* As a nurse practitioner, I caution all my patients to check medication if a storm is brewing, and get refills whenever possible. Same for my family.
*Have a written list of medicines and phone #s - if your cell phone dies, you still have access. We will not give up our land line due to storm frequency around here.
* if you have along driveway as we do, park your cars down toward the end - less snow to shovel, and they'll survive not being in the garage. Remember to raise the wiper blades unless you have gale force winds which might snap them off.
* we have a wood stove to cook on and for heat. Always be sure you have a cord of wood dry and ready to go. Or at least enough to get you through a few days.
* Candles are a danger with pets and kids. Buy and use solar lanterns which recharge with very little light. Even a dim day will cause them to refresh their power if they are next to a window or glass door. Plus they are easy to read and play games by without eye strain.
* If you must sleep in a very cold room wear socks and a head scarf to retain maximum body heat.
* Make every effort to stay dry and thoroughly dry out all wet clothing before re-using.
* If a family member needs a specific supply of something - diaper/depends/insulin syringes/baby lotion/contact solution/ dog and cast food/cat litter, etc. be sure you have enough on hand for at least a week.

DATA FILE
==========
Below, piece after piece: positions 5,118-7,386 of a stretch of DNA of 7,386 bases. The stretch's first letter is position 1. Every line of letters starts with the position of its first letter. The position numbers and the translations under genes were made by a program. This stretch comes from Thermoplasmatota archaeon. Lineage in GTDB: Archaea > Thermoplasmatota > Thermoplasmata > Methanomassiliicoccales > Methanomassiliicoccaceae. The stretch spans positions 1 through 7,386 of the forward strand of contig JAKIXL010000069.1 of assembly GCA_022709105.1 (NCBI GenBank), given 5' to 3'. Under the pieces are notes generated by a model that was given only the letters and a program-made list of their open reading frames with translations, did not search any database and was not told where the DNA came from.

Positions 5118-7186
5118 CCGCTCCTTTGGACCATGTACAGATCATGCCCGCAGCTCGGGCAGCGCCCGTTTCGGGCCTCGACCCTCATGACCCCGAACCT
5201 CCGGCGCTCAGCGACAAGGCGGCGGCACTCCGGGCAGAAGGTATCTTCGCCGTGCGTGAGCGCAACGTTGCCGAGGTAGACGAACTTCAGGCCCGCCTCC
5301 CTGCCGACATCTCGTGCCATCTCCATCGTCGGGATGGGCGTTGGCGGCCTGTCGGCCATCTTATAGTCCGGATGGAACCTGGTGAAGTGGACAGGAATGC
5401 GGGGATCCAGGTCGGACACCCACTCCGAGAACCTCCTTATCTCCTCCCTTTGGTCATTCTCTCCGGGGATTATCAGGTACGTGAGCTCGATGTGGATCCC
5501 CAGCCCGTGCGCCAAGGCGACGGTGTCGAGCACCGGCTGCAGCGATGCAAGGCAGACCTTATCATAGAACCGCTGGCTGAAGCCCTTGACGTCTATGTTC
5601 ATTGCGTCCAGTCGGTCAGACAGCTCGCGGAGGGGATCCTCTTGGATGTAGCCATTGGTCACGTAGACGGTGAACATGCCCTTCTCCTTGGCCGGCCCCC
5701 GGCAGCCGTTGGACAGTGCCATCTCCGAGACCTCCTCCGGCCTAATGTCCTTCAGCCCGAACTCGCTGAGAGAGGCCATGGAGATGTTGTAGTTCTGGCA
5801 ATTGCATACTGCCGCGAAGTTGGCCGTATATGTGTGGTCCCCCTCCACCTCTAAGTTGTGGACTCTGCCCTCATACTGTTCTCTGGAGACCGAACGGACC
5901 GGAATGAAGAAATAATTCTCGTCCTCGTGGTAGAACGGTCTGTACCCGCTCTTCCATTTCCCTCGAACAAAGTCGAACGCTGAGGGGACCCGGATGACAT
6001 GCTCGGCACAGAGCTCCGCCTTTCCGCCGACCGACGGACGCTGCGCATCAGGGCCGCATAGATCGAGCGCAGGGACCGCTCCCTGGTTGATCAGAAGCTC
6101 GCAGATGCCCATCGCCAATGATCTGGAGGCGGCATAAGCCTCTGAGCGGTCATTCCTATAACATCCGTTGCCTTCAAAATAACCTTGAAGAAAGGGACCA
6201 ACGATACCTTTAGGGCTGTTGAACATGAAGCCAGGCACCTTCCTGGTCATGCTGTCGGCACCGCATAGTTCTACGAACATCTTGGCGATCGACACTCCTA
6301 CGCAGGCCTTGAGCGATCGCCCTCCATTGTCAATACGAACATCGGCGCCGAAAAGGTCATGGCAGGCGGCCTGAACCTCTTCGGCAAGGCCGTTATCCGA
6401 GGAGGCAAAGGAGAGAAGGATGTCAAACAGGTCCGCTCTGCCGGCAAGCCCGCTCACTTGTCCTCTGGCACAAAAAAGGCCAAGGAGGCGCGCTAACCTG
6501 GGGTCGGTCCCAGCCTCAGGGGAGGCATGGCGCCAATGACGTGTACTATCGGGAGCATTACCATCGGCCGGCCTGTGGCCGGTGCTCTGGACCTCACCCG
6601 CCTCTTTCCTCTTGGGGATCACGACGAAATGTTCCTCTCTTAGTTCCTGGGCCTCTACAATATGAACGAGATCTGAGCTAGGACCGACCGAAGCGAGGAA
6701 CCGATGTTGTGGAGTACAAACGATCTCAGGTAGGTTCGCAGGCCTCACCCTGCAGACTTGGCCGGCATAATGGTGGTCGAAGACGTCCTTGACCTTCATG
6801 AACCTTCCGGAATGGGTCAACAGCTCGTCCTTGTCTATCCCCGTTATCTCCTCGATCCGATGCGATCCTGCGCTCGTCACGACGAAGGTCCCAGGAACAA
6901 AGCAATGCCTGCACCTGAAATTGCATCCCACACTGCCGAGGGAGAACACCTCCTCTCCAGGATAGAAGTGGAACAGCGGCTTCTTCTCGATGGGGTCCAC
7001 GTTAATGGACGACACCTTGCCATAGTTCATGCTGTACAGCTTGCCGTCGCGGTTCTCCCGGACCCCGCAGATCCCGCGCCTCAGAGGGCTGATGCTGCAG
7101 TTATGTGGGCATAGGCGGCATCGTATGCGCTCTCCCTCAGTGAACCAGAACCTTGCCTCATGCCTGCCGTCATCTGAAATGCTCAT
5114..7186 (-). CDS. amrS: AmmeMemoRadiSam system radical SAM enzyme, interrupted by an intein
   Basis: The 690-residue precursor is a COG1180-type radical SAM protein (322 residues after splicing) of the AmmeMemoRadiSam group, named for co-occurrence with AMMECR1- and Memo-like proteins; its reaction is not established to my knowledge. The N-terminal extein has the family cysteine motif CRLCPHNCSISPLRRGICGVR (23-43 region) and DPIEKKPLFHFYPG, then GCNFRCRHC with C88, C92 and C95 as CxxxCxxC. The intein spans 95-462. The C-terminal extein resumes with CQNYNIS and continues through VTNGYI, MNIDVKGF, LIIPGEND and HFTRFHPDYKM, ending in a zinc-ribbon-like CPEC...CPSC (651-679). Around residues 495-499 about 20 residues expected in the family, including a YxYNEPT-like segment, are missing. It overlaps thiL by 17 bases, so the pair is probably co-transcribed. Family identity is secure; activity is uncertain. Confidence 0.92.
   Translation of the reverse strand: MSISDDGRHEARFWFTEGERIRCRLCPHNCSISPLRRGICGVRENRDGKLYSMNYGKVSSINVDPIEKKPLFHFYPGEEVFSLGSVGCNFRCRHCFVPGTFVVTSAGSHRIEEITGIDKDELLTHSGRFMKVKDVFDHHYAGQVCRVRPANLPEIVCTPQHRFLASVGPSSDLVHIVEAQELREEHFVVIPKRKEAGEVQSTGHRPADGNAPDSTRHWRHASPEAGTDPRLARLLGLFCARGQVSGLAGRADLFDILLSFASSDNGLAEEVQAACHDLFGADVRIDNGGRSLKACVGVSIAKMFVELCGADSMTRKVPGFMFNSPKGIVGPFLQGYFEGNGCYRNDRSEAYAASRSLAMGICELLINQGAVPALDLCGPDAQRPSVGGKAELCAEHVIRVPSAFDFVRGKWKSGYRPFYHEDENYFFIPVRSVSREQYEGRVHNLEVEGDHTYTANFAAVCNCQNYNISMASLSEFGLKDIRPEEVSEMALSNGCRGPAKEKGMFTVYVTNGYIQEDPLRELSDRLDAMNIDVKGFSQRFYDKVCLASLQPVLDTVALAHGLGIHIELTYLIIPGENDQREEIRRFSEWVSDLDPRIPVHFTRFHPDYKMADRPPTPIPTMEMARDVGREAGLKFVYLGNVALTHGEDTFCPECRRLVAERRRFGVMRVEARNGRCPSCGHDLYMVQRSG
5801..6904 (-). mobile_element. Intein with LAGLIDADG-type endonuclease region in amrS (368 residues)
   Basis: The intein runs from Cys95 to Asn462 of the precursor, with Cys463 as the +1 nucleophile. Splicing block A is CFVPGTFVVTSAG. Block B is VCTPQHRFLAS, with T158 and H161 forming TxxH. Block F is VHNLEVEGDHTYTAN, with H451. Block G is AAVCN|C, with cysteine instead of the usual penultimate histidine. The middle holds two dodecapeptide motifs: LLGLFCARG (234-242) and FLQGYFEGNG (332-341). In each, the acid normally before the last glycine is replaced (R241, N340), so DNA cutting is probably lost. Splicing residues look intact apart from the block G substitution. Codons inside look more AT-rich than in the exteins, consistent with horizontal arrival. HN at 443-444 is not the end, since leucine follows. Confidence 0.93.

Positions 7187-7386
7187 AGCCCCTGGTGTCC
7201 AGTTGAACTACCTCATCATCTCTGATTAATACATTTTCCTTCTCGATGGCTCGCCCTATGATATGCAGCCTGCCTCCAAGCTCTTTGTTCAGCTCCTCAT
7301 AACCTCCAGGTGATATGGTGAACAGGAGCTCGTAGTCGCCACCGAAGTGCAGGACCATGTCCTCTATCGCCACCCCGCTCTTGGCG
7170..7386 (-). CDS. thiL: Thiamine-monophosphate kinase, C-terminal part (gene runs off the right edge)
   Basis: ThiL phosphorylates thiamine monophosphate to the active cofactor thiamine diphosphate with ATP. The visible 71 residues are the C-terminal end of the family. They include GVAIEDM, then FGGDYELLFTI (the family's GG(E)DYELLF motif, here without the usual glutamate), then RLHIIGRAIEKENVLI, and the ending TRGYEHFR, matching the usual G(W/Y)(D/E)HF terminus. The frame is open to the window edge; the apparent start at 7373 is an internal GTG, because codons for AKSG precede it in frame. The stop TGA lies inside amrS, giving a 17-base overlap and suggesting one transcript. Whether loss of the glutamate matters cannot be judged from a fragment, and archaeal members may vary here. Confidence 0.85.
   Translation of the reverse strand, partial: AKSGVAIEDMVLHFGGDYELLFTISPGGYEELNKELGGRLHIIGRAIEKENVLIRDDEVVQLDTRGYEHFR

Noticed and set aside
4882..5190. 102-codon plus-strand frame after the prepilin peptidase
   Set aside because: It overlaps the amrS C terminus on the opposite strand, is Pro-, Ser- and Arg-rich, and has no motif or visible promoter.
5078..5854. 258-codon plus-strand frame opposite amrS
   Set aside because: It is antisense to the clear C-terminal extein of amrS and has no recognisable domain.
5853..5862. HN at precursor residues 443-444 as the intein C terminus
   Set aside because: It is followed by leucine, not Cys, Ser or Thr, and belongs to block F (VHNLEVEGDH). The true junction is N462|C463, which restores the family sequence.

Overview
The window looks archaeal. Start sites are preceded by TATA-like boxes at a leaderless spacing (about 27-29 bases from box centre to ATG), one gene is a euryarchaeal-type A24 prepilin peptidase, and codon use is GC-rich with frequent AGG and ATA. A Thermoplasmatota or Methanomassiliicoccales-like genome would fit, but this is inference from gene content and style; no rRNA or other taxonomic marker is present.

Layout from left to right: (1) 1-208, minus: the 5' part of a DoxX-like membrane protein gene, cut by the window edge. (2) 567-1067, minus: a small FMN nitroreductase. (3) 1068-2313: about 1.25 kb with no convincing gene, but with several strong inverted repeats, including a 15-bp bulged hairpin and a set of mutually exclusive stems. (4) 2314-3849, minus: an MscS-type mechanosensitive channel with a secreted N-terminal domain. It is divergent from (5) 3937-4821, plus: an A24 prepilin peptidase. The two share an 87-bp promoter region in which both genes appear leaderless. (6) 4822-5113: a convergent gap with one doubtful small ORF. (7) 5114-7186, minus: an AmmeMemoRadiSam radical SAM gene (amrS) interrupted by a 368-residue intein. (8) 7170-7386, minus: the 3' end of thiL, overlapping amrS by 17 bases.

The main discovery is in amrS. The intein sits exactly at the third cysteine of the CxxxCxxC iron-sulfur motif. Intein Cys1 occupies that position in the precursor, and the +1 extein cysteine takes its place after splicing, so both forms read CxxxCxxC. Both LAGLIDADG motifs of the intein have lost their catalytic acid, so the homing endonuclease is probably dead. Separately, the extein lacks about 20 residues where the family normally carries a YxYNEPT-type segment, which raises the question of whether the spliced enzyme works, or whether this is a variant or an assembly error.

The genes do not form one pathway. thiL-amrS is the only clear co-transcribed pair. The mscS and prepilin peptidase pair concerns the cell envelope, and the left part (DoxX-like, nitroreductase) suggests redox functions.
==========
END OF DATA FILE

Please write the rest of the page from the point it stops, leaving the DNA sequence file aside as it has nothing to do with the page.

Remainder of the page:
* charge your laptop and phones and use them only like a battery-powered radio: now and then! Use only to find out what's going on outside and to let family on social media know you're OK, and to see if vulnerable friends and family are well also.
* newspaper!! Use like wee-wee pads for smaller pets, DO NOT LET YOUR ANIMALS OUTSIDE WITHOUT A LEASH IN A STORM. Wind, thunder, thundersnow, falling icicles and branches can scare then into running away. This is not a time for them to be out alone. We have rough collies and spread a plastic drop cloth on the garage floor and cover it with the paper for them to use when snow is too deep or the storm is too fierce for them to take care of business outside. Easy to clean up, especially if they were paper-trained as puppies (our were!).
Stay warm and safe everyone.

power outages

If you have children or pets, candles and oil filled lanterns are NOT safe. Children and pets can get out of control and knock these over, starting house fires. I live in a hurricane prone area. We are told to use flashlights (battery or hand-cranked) or glow sticks. I use glow sticks and kids love them. You can order the extra large ones that will last about 12-18 hours. I do have head lamps and really like them.